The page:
Far fewer schools use poetry for Part 3 than use prose and drama but each year the IB examiner's report suggests that those students that do write about poetry often do well and there are also usually comments encouraging more teachers to consider it as an option. In many ways students can find it easier to analyse poetry, partly because it is a form that draws attention to itself and partly because many students find it easier to focus on the more condensed blocks of language poetry offers.
Furthermore, while fewer people choose to read poetry in their daily lives than read novels or watch plays, students of a diverse range fo backgrounds and abilities often really enjoy exploring and discussing poetry. It appeals to different students for different reasons - those with logical, analytical minds like to see poems as 'puzzles' to be solved; more imaginative or reflective thinkers relish the ambiguity, contradictions and paradoxes often found in poems; those who are more creative or sensitive to language will relish the way poets choose and combine words. As such poetry lends itself to genuinely exciting discussion and collaborative learning where students can pool their strengths and learn from each other.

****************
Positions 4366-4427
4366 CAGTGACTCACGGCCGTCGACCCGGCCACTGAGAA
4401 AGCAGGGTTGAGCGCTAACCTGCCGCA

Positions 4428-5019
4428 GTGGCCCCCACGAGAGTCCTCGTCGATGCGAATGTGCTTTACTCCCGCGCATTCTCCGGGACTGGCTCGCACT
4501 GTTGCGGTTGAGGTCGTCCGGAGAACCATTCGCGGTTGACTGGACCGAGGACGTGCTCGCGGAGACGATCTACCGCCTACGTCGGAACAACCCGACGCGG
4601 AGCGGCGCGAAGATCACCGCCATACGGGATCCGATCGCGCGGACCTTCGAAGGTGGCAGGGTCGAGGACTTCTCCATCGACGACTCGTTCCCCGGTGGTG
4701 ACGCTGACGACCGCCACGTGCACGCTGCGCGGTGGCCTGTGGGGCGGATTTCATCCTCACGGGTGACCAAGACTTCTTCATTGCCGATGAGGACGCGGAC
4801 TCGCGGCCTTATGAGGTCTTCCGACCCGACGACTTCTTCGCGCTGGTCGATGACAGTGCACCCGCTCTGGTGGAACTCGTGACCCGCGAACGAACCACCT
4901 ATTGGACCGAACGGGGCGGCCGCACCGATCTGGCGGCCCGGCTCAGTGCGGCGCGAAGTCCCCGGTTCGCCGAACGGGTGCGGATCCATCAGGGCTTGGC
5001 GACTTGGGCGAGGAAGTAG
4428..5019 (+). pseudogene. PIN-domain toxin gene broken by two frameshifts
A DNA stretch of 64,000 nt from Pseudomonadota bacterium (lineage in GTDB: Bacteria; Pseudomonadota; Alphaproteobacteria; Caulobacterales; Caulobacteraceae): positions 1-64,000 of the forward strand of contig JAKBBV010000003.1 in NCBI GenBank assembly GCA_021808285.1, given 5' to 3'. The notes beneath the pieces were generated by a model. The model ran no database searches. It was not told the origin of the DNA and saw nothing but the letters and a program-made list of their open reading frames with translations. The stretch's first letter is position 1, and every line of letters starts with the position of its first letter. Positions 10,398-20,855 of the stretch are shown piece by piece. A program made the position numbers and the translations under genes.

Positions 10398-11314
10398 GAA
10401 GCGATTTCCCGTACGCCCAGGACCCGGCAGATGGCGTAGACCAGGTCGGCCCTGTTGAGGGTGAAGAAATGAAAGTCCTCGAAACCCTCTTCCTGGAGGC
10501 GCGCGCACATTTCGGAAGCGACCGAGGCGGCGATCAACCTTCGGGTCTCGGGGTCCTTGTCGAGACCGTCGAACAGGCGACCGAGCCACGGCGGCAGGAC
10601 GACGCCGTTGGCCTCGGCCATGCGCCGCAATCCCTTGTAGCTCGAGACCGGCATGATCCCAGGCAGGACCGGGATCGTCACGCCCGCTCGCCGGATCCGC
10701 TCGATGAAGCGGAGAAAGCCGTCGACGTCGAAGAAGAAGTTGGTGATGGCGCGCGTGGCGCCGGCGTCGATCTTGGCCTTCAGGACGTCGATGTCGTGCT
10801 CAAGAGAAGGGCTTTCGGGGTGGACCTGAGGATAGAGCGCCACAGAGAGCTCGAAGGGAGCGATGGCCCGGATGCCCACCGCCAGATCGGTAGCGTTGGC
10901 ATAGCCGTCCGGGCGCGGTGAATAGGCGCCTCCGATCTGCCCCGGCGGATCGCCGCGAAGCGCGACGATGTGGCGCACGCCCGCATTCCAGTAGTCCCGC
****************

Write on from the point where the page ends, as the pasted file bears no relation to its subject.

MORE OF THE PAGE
If you are passionate about poetry and you think your students would enjoy studying three or four different poets then do not be put off by the fact that few schools around the world do choose this option - in fact, choosing poetry is one way to help your students 'stand out from the crowd.'
What is Poetry?
A natural starting point is to pose this question to your class and see what answers they come up with; this will yield an interesting discussion and can then be followed up by giving your class some or all of the following definitions by poets:
"Poetry is not a turning loose of emotion, but an escape from emotion; it is not the expression of personality but an escape from personality. But, of course, only those who have personality and emotion know what it means to want to escape from these."